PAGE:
Mindfulness activities promote both mental and physical well-being. On this page we will continue to share practices from some of our favorite instructors. We hope you will take a moment to tune out the stressors in your life and tune into your own well-being.
Wake Up with Tea and Coffee
Drawing and painting can be a fun, meditative part of anyone’s morning ritual. For those who do not have paints at home or may be traveling, tea or coffee can be used as a painting medium. In this nine-minute video, viewers will learn how to use these everyday items to find some calm and create a work of art.
Materials: Coffee or tea, pencil, water, brush, watercolor paper, paper towels
Mask making can be an imaginative way to explore how people show themselves to the world (on the outside of the mask) and how people feel (on the inside of the mask). A Japanese phrase illustrates how people have three faces. The first face is the one people show the world. The second is the face people show to family and friends, and the third is the face people never show to anyone. Use this idea about revealing our truest selves in this 10-minute video on explorative mask making.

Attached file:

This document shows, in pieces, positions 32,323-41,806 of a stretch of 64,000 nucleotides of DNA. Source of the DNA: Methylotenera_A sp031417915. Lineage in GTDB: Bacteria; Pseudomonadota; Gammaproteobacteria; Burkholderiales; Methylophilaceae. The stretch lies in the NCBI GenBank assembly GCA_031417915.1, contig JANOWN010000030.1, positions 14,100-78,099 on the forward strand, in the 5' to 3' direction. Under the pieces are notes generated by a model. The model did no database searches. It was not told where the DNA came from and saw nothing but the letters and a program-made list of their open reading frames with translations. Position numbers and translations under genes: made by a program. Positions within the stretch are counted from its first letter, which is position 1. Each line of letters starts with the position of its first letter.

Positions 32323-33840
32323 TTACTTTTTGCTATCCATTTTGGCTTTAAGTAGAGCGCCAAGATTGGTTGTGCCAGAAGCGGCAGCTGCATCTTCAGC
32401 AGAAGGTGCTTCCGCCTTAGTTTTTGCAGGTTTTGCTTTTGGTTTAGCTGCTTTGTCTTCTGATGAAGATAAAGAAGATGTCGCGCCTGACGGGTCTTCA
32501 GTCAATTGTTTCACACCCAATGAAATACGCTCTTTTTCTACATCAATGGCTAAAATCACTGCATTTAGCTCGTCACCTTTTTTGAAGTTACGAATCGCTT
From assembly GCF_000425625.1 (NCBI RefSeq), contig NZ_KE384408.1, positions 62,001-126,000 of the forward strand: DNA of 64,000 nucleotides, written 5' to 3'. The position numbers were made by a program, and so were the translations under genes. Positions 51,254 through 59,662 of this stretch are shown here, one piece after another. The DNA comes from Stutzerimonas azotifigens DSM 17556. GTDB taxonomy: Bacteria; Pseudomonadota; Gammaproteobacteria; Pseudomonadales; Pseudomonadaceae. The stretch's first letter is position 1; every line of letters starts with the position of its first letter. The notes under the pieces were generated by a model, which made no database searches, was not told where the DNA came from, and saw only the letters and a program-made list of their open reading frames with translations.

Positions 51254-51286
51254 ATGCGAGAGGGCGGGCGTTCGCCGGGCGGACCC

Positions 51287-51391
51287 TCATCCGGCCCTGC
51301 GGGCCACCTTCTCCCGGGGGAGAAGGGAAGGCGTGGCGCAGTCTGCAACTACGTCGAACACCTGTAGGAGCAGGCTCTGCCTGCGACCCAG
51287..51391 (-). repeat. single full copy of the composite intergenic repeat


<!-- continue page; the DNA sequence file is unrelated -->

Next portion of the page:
Materials: Pre-made cardboard mask, acrylic paint (any colors), collage material (magazines, newspaper, etc.,) Mod Podge. gloss, three brushes, water, paper towels
Places and Spaces
Enjoying nature has long been a way to refuel creative tanks. In this 10-minute video, discover your inspiration outdoors. Take a 15- to 30-minute drive, walk, or bike ride with no particular place in mind. Spend time really looking at where you landed. Explore the area by using a phone or camera to take pictures. Make notes about the destination. When at home, write a story, draw a picture, or make a collage from the photos taken of where you were and what you discovered.
Materials: Phone or camera, journal or paper, pencil/pen, paints or any other medium you choose
People often ask an artist where they get their ideas. Cleaning and organizing are refreshing ways to become inspired. In this near 10-mintue video, learn how organizing can inspire creative output. Find interesting objects around your home, studio, or garage (the more unique the better) and organize these items in a variety of ways. Now, photograph the composition from different angles or draw the composition out. Print the photos and make a collage, à la David Hockney. Write how you feel about this exercise.
Materials: Any objects you find around your home, camera, pencil/pen, paper, Mod Podge (for collage), journal